At 92 years old Thomas W. Miller is still mentally as sharp as a bayonet, although after a fall last week he admits to feeling a little worse for wear physically. Sitting somewhat comfortably in the living room of his home of 54 years in Arlington, he periodically rubs his side under his thick Aran knit cardigan as we talk. “The doctor says I didn’t break any ribs, but every now and then I get a shooting pain,” he explained.
Miller, a USMC Private First Class, was fast asleep when the Japanese struck. He was part of a group of Marines guarding a Naval ammunition dump at the West Loch of Pearl Harbor on the 7th of December 1941. He had come off shift on the front gate the night before and crashed out in a small two-man tent behind the guard post. He was nineteen years old.
“I was awakened by what I thought were firecrackers,” he said. “I went to the door of the tent in my skivvies and asked what the hell was going on? PFC Albright, the Marine who was on duty was literally jumping up and down shouting ‘the damned Japs are bombing the Navy.’”
Miller took his clothes and ran out of the tent. “I was getting dressed and yelling at Albright ‘you don’t know that is true,’” he said.
Then a plane suddenly roared by. “For a split second I thought it was going to hit the water tower. Then it banked” – Miller moved his hands through the air tipping the imaginary plane on its wing – “and we could see the big red ‘meatballs’ as we later got to calling them.” Both Albright and Miller screamed ‘sound the alarm’ at exactly the same time.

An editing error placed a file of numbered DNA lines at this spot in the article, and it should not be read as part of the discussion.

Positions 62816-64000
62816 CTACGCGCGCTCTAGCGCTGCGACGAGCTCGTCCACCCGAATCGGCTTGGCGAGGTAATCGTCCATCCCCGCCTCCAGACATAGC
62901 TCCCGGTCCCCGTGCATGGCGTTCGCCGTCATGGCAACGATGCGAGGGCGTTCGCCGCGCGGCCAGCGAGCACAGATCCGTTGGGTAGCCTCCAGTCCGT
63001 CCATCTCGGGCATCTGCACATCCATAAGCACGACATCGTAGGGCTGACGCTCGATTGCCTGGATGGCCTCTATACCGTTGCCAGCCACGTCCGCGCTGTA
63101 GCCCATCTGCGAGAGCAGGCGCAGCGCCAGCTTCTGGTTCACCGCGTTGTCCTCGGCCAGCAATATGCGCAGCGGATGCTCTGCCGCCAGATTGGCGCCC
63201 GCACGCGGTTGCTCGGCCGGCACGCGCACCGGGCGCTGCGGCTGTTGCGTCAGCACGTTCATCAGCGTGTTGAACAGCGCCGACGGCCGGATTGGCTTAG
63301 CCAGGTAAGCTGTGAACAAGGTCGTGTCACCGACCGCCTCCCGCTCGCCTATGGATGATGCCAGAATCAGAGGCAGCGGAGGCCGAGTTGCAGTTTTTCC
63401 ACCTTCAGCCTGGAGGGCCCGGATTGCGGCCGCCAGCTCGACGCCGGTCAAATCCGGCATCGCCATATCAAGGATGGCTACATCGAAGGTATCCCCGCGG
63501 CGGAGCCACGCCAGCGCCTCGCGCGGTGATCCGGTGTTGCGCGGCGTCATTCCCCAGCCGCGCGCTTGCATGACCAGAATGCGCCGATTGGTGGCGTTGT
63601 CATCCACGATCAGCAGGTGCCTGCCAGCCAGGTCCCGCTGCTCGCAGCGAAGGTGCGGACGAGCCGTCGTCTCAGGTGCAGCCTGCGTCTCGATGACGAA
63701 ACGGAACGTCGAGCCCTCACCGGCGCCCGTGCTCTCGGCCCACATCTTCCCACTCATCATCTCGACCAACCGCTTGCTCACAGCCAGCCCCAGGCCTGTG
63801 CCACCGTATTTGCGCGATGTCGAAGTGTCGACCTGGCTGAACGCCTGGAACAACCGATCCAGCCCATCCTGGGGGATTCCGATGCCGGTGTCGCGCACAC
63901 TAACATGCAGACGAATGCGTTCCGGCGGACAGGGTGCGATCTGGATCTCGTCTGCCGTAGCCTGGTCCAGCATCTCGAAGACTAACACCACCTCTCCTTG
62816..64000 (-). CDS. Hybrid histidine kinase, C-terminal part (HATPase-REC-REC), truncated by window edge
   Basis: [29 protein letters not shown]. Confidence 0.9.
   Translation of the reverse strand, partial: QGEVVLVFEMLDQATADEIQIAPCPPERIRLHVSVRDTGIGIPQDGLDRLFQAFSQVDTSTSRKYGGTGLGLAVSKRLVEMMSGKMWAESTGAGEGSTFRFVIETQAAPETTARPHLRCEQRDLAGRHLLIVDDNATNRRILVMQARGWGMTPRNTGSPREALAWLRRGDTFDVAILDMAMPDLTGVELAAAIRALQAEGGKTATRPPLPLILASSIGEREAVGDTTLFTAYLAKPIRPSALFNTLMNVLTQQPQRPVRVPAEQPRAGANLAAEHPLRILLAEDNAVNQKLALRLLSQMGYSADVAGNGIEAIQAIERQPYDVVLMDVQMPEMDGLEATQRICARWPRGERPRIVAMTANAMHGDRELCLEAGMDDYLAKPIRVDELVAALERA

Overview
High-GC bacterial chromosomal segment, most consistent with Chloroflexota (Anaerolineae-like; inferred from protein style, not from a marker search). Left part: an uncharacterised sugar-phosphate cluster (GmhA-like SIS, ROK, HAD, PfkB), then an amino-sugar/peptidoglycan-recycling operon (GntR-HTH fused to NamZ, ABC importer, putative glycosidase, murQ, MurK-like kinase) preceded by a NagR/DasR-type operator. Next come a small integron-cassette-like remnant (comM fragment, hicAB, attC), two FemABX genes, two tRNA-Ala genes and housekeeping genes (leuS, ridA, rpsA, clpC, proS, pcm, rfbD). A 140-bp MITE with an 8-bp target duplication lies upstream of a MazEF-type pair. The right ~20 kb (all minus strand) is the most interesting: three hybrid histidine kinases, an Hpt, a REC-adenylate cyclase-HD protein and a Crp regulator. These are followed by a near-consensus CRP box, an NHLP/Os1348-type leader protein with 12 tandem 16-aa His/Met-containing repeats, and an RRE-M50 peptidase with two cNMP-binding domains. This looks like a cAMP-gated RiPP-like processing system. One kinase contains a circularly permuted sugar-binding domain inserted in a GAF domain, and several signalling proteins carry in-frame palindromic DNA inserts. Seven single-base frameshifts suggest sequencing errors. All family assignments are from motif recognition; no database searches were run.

Within fifteen minutes all they could see of the Navy yard was smoke and planes diving into the smoke. And then survivors started swimming in. “I remember the first two were cooks, one from a ship called the (USS) Oglala and one from the (USS) West Virginia. One of them was covered in oil. We opened our lockers to them,” he said.
Sitting in the dying afternoon light listening to Mr. Miller’s life I couldn’t help but be impressed by his mental acuity. We journeyed down all kinds of byways and asides in our hours together, weaving backwards and forwards in time and relationships and details. He never failed to know a name, a rank or a date or to have another funny or barely related side note. It was mesmerizing. For someone who has only read a minimal amount of history it was like sitting with a human bridge back in time. A lifetime.
“I did my job and some of it was dangerous,” he recalled. “But I never did anything spectacular. There were so many people who made all kinds of sacrifices. My greatest accomplishment is that I didn’t get killed.”
In 1939 a young Tom Miller had been delivering copies of the Times Picayune in New Orleans. “I used to be able to ride my bike no hands, fold a paper, and throw it,” he said. He had just completed delivery of a hundred or so copies when they were called back to the ‘depot.’ “It was someone’s garage,” he laughed.